This is where I post various musings about wildlife and ecology, observations of interesting species (often invertebrates) and bits of research that grab my attention. As well as blogging, I undertake professional ecological & wildlife surveys covering invertebrates, plants, birds, reptiles, amphibians and some mammals, plus habitat assessment and management advice. I don't work on planning applications/for developers. The pages on the right will tell you more about my work, main interests and key projects, and you can follow my academic workhere.
Thursday, 3 January 2013
Get some nyger inside ya
It's time for the first post of the new year, and my attention was grabbed this morning by the activity on our garden nyger seed feeder. It sees a lot of goldfinch activity most days, but among the colourful flits and flights were a couple of less brightly plumaged finches - redpolls.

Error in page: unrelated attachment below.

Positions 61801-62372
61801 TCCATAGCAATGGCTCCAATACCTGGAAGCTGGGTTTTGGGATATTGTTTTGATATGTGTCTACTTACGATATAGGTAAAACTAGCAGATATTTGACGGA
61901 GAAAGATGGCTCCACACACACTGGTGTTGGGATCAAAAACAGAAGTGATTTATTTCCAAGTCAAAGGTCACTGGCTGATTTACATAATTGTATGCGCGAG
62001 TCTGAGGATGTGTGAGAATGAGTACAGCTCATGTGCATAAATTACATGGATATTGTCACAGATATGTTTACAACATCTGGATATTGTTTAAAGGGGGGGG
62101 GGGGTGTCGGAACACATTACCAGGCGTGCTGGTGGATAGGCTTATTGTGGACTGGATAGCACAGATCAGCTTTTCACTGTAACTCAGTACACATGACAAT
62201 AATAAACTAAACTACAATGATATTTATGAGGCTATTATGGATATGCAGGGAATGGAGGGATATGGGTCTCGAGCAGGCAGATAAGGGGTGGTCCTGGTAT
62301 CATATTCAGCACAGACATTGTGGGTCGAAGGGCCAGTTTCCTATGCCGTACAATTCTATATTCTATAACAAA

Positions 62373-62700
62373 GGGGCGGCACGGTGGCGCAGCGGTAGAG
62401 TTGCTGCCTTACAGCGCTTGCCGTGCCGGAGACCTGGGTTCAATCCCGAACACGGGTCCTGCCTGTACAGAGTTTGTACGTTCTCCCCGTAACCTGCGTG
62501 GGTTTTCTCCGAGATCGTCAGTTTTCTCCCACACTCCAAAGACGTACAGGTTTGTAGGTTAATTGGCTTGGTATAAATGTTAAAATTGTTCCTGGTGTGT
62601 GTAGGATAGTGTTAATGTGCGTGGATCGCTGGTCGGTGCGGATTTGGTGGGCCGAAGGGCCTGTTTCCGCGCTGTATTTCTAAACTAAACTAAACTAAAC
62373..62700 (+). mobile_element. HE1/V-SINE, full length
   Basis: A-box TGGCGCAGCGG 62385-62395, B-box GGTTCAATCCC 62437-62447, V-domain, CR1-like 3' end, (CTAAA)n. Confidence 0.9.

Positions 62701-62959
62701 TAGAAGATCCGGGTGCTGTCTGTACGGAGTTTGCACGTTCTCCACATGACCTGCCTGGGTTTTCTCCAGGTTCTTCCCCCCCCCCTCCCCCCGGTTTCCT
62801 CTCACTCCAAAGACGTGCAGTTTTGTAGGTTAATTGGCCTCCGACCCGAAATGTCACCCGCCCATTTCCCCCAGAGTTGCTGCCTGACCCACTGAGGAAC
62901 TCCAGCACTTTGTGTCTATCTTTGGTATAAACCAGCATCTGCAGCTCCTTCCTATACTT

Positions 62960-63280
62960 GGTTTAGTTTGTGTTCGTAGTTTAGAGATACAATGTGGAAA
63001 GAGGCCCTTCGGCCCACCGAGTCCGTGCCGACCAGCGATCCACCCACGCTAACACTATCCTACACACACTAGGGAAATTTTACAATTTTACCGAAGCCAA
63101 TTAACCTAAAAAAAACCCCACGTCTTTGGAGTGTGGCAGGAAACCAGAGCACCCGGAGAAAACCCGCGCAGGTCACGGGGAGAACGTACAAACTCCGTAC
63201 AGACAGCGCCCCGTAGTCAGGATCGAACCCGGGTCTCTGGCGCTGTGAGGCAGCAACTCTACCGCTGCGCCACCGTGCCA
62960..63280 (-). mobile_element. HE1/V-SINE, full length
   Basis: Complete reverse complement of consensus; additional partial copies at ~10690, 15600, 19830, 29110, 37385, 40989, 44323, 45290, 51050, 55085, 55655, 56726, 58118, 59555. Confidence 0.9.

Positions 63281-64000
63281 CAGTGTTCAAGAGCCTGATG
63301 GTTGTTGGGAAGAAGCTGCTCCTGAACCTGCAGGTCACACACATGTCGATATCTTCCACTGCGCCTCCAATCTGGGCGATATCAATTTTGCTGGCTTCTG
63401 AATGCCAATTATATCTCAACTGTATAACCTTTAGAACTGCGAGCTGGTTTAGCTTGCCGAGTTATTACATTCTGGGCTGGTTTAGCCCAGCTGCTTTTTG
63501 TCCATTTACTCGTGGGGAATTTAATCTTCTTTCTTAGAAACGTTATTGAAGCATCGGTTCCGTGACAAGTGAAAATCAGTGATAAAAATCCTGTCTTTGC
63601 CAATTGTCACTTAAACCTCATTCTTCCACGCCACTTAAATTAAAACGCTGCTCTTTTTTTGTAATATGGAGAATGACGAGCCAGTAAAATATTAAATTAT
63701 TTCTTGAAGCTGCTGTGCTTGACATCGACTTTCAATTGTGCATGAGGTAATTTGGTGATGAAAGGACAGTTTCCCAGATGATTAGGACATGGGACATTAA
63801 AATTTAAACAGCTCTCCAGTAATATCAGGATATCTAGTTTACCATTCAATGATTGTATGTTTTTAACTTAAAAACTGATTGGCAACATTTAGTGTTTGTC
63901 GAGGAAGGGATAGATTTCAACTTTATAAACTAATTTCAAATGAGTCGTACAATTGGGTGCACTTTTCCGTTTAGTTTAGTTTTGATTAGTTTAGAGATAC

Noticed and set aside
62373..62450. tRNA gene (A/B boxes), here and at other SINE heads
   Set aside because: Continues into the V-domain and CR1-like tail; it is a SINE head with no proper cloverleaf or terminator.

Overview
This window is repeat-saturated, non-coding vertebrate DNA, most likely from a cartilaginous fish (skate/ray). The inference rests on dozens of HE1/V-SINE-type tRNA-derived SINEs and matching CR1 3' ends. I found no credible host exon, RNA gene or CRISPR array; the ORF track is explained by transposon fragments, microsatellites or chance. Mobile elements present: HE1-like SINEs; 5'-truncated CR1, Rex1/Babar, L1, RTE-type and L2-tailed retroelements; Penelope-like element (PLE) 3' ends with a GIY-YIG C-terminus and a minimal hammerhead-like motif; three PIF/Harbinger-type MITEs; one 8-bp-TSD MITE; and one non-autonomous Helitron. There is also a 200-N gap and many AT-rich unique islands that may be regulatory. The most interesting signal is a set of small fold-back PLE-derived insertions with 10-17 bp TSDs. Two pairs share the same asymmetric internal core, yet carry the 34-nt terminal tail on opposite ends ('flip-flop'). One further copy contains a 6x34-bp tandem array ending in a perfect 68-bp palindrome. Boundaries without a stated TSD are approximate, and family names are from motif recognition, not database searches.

Goldfinches on the nyger seed feeder, plus a redpoll (arrowed) nearby.
Redpoll taxonomy has changed over the last few years, but this is a common redpoll (Carduelis flammea) and not a species I've seen in our garden before. Redpolls tend to move around a lot, rarely staying in one place for long, so I was lucky to spot them (there were two but they were never close enough to appear in the same photo). This is also true of another recent 'garden first', a brambling seen a few weeks ago.
A brambling on nyger seed.
These are all species known to favour small seed such as nyger (or without kindly humans, teasels and the like) - however redpoll and brambling are not common visitors to urban gardens, so I have to wonder if the poor, very wet summer conditions have led to a low yield of seed in their native foodplants. If so, they may rely on feeders more than usual and be back, and I'll also keep an eye out for another potential visitor - the siskin.